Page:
But I'm talking about in-game. McWilliams always looked confused or overwhelmed. He probably wasn't, but he looked laid-back, looking around, as if he really wasn't in control. And he similarly had a lot of close, tough losses and big decisions backfire.

That's Fran. That's where he needs to improve. Aggies want to see an R.C. Slocum, Mack Brown, Bob Stoops kind of look in the eyes of their coach. That kind of fire.

Will that translate into wins? Who knows. But they want to know that their coach is fighting for them. And then win a big game or two to turn the corner.

I dunno. He looks pretty fired up to me.

Peter Bean: It's interesting to hear you say that, because I think that's such an overrated quality in coaches. You don't see Bill Bellichek storming about on the sidelines like a lunatic. Nor Greg Schiano, and he's doing just fine. I just don't understand the widely held perception that a coach has to be demonstrative and bombastic to be a good coach.

With that said, I suppose you're right: when the going gets tough, it probably helps to at least -look- like you're out there gunning.

Let's close the book on Fran, though, and turn to the players. I get this feeling that Stephen McGee has a pretty moderate ceiling, and he's hit it. Am I wrong?

John Lopez: You're right about the value of being demonstrative. It matters mostly only to those in the court of public opinion, but they all have keyboards and screen names and eventually all that clicking adds up.

You're right on McGee, too. Coaches love him because he doesn't make mistakes, or not very often. I feel Colt McCoy has much the same qualities, but obviously a much more superior supporting cast. Neither one will WIN a game on their own, but neither most often will lose it, either.

Head to head, I'd have to give the edge to Colt, only because he's got so many more weapons with which to work and probably is slightly more elusive. McGee is a better runner, as in the option. Colt has a better pocket presence, sliding out of trouble and making a play with his arm.

Truth be told, the most talented quarterback on the A&M campus is redshirting -- Jerrod Johnson out of Humble. I've watched him up close. He's legit in every way.

Peter Bean: Well, that brings up two questions, then. First, can Jerrod Johnson win the job next season or does McGee have it locked up for two more seasons?  Second, how talented is Michael Goodson? Without watching the Aggies -too- closely, I can say that he looks pretty special.

John Lopez: Jerrod could well be he most gifted quarterback the Aggies have signed since Kevin Murray. He stands 6-7, has a great arm and is one of those runners who gobbles up big yardage with just one or two strides.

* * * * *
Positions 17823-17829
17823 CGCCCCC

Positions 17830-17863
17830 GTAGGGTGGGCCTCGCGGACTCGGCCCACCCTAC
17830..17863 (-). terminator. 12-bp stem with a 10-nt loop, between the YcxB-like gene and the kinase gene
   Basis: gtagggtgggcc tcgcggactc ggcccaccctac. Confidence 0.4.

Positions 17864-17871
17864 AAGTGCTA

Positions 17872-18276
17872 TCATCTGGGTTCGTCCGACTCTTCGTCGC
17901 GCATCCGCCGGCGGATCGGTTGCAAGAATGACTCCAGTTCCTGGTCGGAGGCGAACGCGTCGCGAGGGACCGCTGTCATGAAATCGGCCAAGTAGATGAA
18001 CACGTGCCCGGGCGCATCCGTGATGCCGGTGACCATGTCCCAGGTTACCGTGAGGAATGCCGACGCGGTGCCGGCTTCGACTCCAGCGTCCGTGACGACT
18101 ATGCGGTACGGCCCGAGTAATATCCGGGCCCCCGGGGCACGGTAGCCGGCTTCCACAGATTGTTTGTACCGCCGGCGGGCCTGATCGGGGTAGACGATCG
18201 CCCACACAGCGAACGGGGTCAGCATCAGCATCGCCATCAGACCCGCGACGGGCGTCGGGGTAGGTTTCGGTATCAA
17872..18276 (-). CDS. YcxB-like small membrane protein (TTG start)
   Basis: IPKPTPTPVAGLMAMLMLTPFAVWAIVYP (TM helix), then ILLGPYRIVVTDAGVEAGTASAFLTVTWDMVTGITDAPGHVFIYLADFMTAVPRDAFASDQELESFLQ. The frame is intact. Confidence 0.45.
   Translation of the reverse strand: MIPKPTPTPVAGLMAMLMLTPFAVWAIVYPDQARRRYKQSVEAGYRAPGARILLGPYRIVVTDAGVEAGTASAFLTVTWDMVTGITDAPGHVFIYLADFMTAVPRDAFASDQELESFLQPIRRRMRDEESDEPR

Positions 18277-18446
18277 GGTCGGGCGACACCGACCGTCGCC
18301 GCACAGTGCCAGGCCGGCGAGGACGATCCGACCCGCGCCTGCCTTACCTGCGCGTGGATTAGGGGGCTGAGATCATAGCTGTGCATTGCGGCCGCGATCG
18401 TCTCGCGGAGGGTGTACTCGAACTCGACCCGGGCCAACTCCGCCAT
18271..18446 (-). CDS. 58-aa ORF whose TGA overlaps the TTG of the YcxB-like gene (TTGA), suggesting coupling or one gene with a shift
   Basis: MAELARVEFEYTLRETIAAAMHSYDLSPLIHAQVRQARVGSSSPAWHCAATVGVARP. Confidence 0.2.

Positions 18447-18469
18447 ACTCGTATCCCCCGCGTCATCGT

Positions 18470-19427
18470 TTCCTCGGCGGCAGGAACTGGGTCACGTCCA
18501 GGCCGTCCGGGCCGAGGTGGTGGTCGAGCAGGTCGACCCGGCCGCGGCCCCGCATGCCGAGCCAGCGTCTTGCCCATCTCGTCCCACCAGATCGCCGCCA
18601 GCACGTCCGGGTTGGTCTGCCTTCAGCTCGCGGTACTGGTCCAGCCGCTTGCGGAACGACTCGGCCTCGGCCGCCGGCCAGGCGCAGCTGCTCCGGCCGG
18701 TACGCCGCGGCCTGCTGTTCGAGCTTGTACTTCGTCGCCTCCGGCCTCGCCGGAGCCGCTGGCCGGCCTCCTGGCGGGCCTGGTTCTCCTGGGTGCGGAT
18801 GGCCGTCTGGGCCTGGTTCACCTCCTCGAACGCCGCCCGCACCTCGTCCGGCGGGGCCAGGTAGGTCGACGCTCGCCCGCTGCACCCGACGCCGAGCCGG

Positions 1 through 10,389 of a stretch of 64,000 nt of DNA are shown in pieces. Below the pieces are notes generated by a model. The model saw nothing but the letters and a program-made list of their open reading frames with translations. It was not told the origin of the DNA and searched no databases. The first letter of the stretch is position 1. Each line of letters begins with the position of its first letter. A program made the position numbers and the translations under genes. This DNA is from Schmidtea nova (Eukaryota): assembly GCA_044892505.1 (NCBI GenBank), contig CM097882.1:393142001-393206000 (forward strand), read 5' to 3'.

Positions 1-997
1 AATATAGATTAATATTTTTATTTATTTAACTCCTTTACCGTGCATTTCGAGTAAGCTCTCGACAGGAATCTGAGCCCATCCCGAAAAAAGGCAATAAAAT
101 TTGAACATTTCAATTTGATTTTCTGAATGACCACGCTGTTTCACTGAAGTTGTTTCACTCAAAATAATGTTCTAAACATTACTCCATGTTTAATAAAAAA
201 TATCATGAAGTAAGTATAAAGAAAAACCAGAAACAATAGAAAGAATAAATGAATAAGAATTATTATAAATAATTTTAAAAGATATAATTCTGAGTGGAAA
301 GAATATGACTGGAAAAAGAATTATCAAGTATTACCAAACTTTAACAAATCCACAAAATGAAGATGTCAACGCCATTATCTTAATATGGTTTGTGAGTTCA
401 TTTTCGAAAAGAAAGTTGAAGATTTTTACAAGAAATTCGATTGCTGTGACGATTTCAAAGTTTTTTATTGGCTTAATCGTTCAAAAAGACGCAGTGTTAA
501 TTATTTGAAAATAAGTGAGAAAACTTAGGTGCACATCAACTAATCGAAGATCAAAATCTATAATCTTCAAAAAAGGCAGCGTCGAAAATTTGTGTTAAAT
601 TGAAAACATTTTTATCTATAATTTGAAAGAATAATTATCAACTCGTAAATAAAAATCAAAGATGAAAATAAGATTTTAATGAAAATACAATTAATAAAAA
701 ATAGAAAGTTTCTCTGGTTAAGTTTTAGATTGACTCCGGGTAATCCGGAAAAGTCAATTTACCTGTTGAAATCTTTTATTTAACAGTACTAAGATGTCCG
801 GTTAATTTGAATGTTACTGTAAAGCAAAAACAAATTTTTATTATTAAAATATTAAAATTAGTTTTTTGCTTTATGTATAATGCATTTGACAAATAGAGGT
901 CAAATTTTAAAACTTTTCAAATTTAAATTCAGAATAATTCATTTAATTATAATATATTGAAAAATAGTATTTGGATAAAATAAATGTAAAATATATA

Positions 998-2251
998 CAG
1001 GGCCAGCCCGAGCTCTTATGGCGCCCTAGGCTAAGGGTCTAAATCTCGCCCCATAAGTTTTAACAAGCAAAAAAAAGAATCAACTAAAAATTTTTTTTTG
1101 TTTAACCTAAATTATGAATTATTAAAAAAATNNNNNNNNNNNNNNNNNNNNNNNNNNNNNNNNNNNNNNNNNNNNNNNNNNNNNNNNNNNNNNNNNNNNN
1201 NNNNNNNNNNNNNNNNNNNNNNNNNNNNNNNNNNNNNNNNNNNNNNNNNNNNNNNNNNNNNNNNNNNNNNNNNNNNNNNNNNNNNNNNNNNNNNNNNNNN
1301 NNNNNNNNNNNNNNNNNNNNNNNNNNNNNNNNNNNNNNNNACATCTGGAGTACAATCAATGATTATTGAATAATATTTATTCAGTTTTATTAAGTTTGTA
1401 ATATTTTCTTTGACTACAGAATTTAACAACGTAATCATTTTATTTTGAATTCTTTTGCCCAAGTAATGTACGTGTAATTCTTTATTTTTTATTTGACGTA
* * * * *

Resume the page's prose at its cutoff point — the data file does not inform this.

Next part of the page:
That said, McGee gives A&M coaches the comfort of having a guy who won't kill you. I completely disagree. I'll take the occasional mistake early if you're building the program around a great playmaker ... you may recall a similarly constructed quarterback named Vince. Johnson is a better passer at this stage.

As for Goodson, he is indeed electric, like you said. I still say he must become a better runner between the tackles. Even with Jorvorskie there, Goodson needs to get bigger and stronger.

Peter Bean: I think I agree with you on playing the guy with the bigger upside, but it's probably a moot point: coaches that are on a perceived hot seat almost always go with the safer guy. They don't look two years down the road because they're afraid they might not be there two years down the road.

Let's wrap this up with your game thoughts.  Can the Aggies come to Austin and win this game? How much do you think the chances of an Aggie victory improve if it's Jevan Snead under center? Oh, and one more thing, do you think you might have Javorskie Lane give Henry Melton some pointers while he's in town? Our big boy could learn a thing or two from A&M's.

John Lopez: I think your second question is the answer to your first one. The only way the Ags have a chance in my view is if Jevan Snead is the quarterback. He's capable, but not nearly ready. I watched a tape of the spring game -- just bits and pieces, really -- and I could have told you right then that McCoy was head and shoulders better. Snead has talent, but thrown into the fire, he is sure to make mistakes. So long as they're not big ones, Texas still could win.

With McCoy, Texas wins by 14-20 points, if not more. Without him, I think the A&M pass rush has improved enough to force Snead into a mistake and then, who knows.

Throw in the A&M run game, which I believe will actually gain yards on Texas via the option -- not up the gut -- and ball control could keep it close. Martellus Bennett will be a big part of the Aggie gameplan, I believe. Long, time-consuming drives is the only chance they've got.

I'm thinking McCoy will play, though, the Aggies will give up field position all day if they can't gobble up yards on the option and Texas will capitalize. I'm thinking 35-17, Texas.

Peter Bean: I hope you're right, John. Longhorn nation is pretty bummed out about the upset loss in Manhattan. In any case, thanks for taking the time to chat throughout the day.  It's been both instructive and a lot of fun.

John Lopez: I've enjoyed it a lot, Peter. Let's do it again sometime.